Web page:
From the Kitchen: Jasmine Boba
Dedicated to serving “Imagination in Every Bite,” Mochidoki’s culinary team is always on the lookout for exciting new flavors and ingredients. We find inspiration in all kinds of trends and traditions to take our mochi ice cream in new directions. Throughout the year, we introduce limited edition seasonal flavors so you can keep your menu fresh. How we come up with our seasonals is our secret sauce, but in this series, we invite you to take a sneak peek inside our kitchen.
This July, we’re excited to introduce Jasmine Boba– and to highlight our star ingredient … Boba.
What was the inspiration behind this flavor?
The launch of Boba Tea in our New York City retail shops inspired us. Why not create a mochi ice cream replicating the fun and flavor of boba tea with our own twist? Our Jasmine Boba mochi ice cream offers the surprise of having the boba outside, surrounding floral, frothy jasmine tea ice cream. This is the first time we’ve changed our mochi recipe, adding molasses to emulate the dark, brown sugar color and chewy texture of tapioca pearls.
What is boba?
Boba refers to the chewy spheres found packed into the bottom of sweetened bubble tea. Made from tapioca or cassava starch, these pearls are known for their bouncy, chewy texture and are flavorless until cooked in sugar, taking on a sweet taste and dark color.
(Image courtesy of The Spruce Eats)
Where does boba come from?
While cassava starch comes from the South American root vegetable, the drink we now know and love originated in Taiwanese tea shops.
Boba tea's story began in Taiwan in the late 1980’s, where brewed, sweetened and shaken green or black tea was popular. Deemed “bubble tea” for the froth that formed after the drink is vigorously shaken, this style of tea was an instant hit.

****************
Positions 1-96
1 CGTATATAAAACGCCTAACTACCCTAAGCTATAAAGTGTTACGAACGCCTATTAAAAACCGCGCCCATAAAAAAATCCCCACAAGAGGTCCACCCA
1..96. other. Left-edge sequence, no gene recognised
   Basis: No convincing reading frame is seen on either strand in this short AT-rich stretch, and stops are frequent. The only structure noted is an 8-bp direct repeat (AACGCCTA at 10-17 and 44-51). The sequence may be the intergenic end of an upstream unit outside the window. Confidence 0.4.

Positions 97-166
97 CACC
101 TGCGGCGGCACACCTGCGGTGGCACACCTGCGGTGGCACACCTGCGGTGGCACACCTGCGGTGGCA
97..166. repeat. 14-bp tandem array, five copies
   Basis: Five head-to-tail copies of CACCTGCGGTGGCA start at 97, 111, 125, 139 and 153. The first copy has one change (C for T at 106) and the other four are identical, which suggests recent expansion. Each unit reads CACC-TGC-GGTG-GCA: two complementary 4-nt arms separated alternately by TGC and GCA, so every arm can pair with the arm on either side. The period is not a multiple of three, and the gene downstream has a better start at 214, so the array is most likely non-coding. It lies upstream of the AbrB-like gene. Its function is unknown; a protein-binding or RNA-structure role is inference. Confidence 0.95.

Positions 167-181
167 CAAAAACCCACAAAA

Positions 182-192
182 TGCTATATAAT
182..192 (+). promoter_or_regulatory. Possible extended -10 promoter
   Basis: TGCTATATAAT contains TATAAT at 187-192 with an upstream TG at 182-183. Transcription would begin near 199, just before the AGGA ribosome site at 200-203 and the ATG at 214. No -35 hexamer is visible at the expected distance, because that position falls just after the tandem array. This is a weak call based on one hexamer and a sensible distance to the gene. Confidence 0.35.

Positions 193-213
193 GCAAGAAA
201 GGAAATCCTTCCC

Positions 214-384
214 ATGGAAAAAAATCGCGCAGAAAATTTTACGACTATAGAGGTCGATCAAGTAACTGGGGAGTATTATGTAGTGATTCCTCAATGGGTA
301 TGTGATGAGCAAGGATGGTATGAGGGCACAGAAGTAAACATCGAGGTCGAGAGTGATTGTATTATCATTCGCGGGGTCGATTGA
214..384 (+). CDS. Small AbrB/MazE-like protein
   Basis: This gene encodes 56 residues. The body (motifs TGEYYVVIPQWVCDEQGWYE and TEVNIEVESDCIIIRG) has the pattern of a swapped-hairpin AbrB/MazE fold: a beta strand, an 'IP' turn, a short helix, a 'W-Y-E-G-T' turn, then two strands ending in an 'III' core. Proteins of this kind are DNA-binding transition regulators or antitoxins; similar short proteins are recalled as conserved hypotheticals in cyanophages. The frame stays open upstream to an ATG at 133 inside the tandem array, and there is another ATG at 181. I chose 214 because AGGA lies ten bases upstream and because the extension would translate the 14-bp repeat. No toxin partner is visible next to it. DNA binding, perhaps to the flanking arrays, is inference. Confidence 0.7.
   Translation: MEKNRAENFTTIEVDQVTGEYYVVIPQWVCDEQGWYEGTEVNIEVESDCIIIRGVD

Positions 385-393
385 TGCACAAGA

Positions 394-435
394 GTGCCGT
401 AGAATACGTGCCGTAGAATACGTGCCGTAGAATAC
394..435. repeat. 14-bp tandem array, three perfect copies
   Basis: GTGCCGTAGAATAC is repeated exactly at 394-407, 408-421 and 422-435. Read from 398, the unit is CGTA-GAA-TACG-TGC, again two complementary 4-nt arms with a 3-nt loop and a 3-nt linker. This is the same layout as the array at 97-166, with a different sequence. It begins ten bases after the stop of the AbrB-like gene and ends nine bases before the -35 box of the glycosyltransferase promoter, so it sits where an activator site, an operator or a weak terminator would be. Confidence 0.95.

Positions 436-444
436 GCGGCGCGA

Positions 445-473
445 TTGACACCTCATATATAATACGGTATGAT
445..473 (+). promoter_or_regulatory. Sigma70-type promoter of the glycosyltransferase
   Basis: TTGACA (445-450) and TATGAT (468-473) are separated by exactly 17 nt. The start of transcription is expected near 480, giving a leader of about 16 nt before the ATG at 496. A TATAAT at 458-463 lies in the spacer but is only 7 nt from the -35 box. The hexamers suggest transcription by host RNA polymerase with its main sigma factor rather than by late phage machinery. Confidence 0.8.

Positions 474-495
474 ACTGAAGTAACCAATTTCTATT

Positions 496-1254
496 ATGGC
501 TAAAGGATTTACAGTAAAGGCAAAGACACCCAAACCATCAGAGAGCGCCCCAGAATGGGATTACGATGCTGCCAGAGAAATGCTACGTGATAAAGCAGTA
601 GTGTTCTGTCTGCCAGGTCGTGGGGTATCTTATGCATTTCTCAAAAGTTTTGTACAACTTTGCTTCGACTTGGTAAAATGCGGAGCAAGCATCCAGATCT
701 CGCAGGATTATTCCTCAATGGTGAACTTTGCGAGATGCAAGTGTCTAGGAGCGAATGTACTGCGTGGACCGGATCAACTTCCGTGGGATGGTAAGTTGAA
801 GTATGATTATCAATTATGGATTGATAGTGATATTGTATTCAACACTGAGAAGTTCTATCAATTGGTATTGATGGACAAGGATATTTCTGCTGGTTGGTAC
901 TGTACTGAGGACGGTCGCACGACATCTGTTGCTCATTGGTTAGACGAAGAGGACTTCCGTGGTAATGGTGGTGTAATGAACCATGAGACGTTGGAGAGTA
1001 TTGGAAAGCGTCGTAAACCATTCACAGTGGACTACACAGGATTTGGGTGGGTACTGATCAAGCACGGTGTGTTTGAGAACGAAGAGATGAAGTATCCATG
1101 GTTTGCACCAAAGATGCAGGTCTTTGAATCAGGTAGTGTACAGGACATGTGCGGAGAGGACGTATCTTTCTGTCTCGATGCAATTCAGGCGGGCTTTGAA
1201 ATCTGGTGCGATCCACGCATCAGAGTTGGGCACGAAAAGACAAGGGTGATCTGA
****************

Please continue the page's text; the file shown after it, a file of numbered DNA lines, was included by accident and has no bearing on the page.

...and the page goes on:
The origin of adding tapioca pearls to bubble tea is hotly disputed. One tea house claims its owner had the idea while pursuing a local market, while another says its 20-year-old employee added the pearls to the tea they sold on a whim during her shift. Both were unsuccessful in trademarking their product and soon, boba tea was featured on menus across Taiwan.
What does boba taste like?
Tapioca balls are essentially flavorless when left raw. After being boiled and flavored with everything from brown sugar to honey, they take on a lightly sweet flavor. Chewy and gummy in texture, boba is the perfect addition to an otherwise frothy and smooth drink.
How is boba used?
Before the invention of Boba tea, these texturally unique pearls were added to asian desserts, where gelatinous sweets are favored. Now, tapioca pearls are mostly used in bubble tea shops across the world, where they’re put in everything from traditional teas to slushies and milk drinks.
(Image courtesy of Reader’s Digest)
We kept boba’s history and flavor profile in mind when creating our seasonal Jasmine Boba mochi ice cream, altering our mochi recipe to emulate the taste and texture of chewy tapioca pearls. This rich mochi, enhanced with a hint of sugar and molasses, surrounds a light and floral jasmine ice cream. Each bite of the mochi perfectly emulates the classic taste of your favorite bubble tea ... only inside out, with the boba surrounding the tea, rather than floating inside it.
We hope you have fun experimenting with a wide variety of toppings to plate and complement Jasmine Boba mochi.
Ready to introduce your customers to Jasmine Boba? It’s available to order now!